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Suppose the 2017 general election had gone very differently. Labour down to <200 seats, Tories triumphant.

Suppose that most Labour MPs were against Corbyn but couldn't remove him as leader (they've tried and failed already, of course).

Would the anti-Corbyn Labour bulk be able to nominate someone else to represent them in the House of Commons?

According to Wikipedia

The 1937 Act also contains an important provision to decide who is the Leader of the Opposition, if this is in doubt. Under section 10(3) "If any doubt arises as to which is or was at any material time the party in opposition to His Majesty's Government having the greatest numerical strength in the House of Commons, or as to who is or was at any material time the leader in that House of such a party the question shall be decided for the purposes of this Act by the Speaker of the House of Commons, and his decision, certified in writing under his hand, shall be final and conclusive".

Is there any guidance for how the speaker should make this decision (like there is for a tied bill in the Commons) or does he just do what he thinks best?

During WW2, Labour was allowed to hold the post of Leader of the Opposition, even though they were in Cabinet with the Tories, and the politicians who held the title Leader of the Opposition were not leaders of the Labour party.

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If 150 of those 200 Labour MPs were to resign the whip and form a new party, they would be able to choose as their leader whoever they wanted.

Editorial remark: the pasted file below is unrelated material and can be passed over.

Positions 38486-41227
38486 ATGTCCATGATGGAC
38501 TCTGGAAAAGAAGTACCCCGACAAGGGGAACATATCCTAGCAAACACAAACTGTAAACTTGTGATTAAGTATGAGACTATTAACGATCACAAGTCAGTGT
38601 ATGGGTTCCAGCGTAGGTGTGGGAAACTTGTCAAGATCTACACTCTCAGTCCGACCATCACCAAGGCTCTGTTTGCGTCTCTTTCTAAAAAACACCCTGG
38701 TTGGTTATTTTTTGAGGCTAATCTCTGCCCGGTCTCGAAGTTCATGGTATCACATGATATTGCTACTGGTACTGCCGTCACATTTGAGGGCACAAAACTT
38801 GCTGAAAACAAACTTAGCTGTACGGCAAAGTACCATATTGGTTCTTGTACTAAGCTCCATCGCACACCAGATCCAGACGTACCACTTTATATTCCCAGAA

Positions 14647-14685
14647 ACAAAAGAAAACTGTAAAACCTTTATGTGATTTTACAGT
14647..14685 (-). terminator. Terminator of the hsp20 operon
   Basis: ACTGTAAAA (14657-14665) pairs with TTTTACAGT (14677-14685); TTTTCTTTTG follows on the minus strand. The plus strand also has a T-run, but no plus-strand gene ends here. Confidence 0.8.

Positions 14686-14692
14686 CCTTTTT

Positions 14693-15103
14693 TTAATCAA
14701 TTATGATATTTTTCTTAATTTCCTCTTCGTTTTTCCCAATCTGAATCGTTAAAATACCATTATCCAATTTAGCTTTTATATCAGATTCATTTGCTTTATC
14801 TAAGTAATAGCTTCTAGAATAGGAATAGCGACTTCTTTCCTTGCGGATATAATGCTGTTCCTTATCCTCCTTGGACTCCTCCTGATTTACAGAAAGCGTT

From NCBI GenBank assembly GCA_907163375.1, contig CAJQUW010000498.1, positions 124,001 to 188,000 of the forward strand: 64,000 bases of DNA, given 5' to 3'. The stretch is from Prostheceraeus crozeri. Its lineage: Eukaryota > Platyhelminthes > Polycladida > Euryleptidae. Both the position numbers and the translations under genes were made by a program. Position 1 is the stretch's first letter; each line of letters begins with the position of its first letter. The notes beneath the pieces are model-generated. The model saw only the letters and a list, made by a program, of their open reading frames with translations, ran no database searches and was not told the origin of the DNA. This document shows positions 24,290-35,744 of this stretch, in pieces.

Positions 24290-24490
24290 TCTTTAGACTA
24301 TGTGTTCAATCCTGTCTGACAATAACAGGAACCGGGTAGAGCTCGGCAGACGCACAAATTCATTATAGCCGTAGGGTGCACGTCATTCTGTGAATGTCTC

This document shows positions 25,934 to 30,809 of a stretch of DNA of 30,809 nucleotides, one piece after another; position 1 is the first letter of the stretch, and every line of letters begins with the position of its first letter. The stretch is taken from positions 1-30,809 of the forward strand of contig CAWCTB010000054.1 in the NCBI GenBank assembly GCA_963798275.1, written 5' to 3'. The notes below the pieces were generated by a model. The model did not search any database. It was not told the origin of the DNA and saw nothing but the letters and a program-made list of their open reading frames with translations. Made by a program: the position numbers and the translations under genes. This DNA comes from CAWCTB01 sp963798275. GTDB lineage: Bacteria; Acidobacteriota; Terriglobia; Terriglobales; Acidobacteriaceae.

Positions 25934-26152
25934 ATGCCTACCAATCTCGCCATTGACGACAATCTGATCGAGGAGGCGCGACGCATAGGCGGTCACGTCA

The act you quote is quite clear, and it is consistent with the general rule that the speaker is in charge of all matters related to the running of parliament. It is a matter for judgement and so is left to the judgement of the speaker.

This scenario is unlikely, as it would likely spell the end of the Labour Party. Turkeys don't vote for Christmas.

The wartime precedent is not a good guide, as the situation the country was in was exceptional.

  • Oh, of course they could create a new party. But Labour people seem to be strongly attached to their party. For example, in philosophical terms Tony Blair would clearly be more at home as a Lib Dem than in Labour under Corbyn, but he refuses to budge, ever. So I think it's plausible they would try to pull a stunt like this. We'll never know, of course. – Ne Mo Jun 19 '17 at 21:59
  • @NeMo Three letters: "SDP" – James K Jun 19 '17 at 22:05
  • Good point, but those letters may also explain why the Labour right is unwilling to split... – Ne Mo Jun 19 '17 at 22:34
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No I don't believe there is any guidance, the law is fairly explicit Speaker may choose whoever he so believes is most fit to be leader of the opposition, and commands the majority of MP's who are members of the largest non-governmental party.

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